Heal The Bay Gala at the Jonathan Club Beach Club 2016
The charity organization Heal the Bay raised nearly $1M last week at their annual awards gala that celebrated their successes over the past year as well as the supporters who helped them continue their environmental mission of protecting the waters of Santa Monica Bay.
Actresses Amy Smart and Ali Larter
The event was held at the Jonathan Club Beach Club under the stars and on the sand where dinner and dancing was held a mere fifty feet from the lapping ocean shore that the organization prides itself on watching over these past 30 years. Actresses Amy Smart, Ali Larter, Andie McDowell, Ireland Baldwin, Breeda Wool and Perrey Reeves among others came out to support the event.
In 1985 the organization was started by grass roots activist and L.A. mother Dorothy Green who discovered that raw sewage was being dumped directly into the Santa Monica waters by the city of Los Angeles Hyperion Sewage Treatment Plant. Many decades later the waters are much cleaner thanks to this progressive organization which has grown to a staff of 40 and an operating budget in the millions.
Nearly 1000 guests who hold the charity in high esteem were wined and dined, as they donated through the evening at a silent auction, and later at a highly spirited auction where many items from exotic travel destinations, aquatic adventures, and many ocean themed events from sailing to whale watching to even new cars were auctioned off to great success to the benefit of the charity.
The President of Heal The Bay, Alex Hobbs, told me that this is their largest party of the year, and it means a lot to them to say thank you to all the people who stand by them during their advocacy and education work. Not to mention the fact that this event can raise as much as one quarter of their annual operating budget.
We worked very hard on getting a plastic bag ban over the entire state of California on the ballot this year and now we'll be able to go to the polls in November and vote to support that. Marine debris is a huge issue, one of our priority issues. By 2050, by bio mass, there will be more plastic in the ocean than fish if we keep going at the rate we're going.
It seems an impossible concept to support in one's mind, let alone one we can't allow for the planet.
When you think that seven of the ten most polluted beaches in California are right here in L.A., we're looking ahead to the next thirty years. Urban run off, the ten million gallons of filthy water that goes down our storm drains every day and travels directly into our local ocean waters, needs to be addressed. We have ideas for ways of treating that water, putting it back in the aquifer, using it for irrigation, whatever we can do to reclaim it for the city.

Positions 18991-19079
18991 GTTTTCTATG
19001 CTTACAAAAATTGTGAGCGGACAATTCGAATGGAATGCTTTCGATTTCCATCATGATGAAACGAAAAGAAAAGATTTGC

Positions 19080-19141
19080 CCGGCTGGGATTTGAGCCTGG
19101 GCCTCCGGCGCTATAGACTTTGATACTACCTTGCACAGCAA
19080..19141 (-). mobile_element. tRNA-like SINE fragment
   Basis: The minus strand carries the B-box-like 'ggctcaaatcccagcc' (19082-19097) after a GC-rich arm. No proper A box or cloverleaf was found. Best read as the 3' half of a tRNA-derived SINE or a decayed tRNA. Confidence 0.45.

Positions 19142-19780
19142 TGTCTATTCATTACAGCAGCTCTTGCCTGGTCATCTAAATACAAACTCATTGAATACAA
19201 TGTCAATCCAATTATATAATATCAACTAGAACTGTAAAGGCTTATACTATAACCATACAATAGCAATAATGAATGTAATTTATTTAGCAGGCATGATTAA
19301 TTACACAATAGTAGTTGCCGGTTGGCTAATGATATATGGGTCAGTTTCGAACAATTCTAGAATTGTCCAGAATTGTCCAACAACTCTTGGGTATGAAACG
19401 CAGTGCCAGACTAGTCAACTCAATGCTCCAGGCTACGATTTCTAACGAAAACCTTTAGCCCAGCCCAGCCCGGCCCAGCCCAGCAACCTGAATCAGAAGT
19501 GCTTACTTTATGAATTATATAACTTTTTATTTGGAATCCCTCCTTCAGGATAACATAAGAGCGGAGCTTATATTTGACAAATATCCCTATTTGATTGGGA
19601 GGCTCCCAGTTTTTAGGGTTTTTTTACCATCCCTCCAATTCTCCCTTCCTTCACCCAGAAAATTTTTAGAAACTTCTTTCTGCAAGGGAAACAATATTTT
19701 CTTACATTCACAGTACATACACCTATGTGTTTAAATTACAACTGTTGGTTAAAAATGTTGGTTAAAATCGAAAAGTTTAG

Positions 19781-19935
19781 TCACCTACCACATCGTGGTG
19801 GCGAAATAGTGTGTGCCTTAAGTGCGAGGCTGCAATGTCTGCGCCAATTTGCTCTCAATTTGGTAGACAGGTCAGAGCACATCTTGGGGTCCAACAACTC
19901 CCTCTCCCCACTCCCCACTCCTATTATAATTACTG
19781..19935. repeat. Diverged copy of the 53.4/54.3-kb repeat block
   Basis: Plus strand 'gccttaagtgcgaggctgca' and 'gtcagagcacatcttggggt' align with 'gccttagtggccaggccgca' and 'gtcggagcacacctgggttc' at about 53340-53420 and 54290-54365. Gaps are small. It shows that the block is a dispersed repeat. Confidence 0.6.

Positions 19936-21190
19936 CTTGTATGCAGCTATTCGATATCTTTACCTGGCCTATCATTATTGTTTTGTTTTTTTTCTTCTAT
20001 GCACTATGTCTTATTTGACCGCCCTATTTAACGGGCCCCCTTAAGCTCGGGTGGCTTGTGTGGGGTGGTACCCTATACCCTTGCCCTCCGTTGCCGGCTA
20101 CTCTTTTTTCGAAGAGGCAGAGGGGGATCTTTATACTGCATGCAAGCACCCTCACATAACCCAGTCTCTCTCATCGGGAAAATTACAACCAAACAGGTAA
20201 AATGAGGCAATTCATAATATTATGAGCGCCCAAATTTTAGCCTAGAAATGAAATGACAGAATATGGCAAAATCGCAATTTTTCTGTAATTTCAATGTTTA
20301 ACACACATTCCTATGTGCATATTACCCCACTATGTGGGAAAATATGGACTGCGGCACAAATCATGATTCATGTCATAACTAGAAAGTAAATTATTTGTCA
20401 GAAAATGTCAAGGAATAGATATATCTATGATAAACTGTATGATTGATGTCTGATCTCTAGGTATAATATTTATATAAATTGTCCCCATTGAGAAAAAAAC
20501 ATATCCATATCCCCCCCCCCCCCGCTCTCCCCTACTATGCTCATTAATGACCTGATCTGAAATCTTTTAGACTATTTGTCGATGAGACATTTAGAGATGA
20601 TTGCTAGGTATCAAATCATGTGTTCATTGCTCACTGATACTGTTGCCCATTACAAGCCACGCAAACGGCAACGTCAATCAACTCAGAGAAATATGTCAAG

Actress Amy Smart gave one of the evenings two 'Walk The Talk' award to the Las Angeles Life Guard Division whose members make 15,000 rescues a year. These first responders who do rescue and law enforcement and live in the waters around Santa Monica, watch over eight million tourists who visit just beaches of Santa Monica alone in one year. Amy Smart admitted "I've had a schoolgirl crush on a lifeguard or two."
Paul Stimpfil from Wells Fargo Bank and the bank were honored with the second Walk The Talk award for many years of support.
A business person is a person who has a family. My son is in the water all the time, surfing and swimming. And I feel we have a responsibility for that. It started with me buying tickets to a raffle one year, years ago, and every year we have done more. It's a great honor to be part of heal the bay.
Actress Perrey Reeves from HBO's Enterage introduced California's State Water Resources Control Board chair Felicia Marcus who won this Dorothy Green award, She started as a lawyer with Heal the Bay years ago and now works in Jerry Brown's administration as the water czar for the state of CA and has helped put out over $1M in low coast loans to help with water projects.
Heal the Bay made a difference because of Dorothy, and receiving an award in her name is an honor. Meeting her was a life changing experience for me, inf fact one of the most important things to have happened to me in my life.
One of the challenges of this city is keeping one of its jewels, the ocean front of Los Angeles, clean. As they head into the summer Heal the Bay will be continuing their environmental work, organizing many beach clean ups and pushing their plastic ban initiative.
For more information: Heal The Bay
PHOTO CREDITS: Philip Morton / Jason Kempin for Getty Images
last week as they continued their work to keep the local waters safe for this Los Angeles community.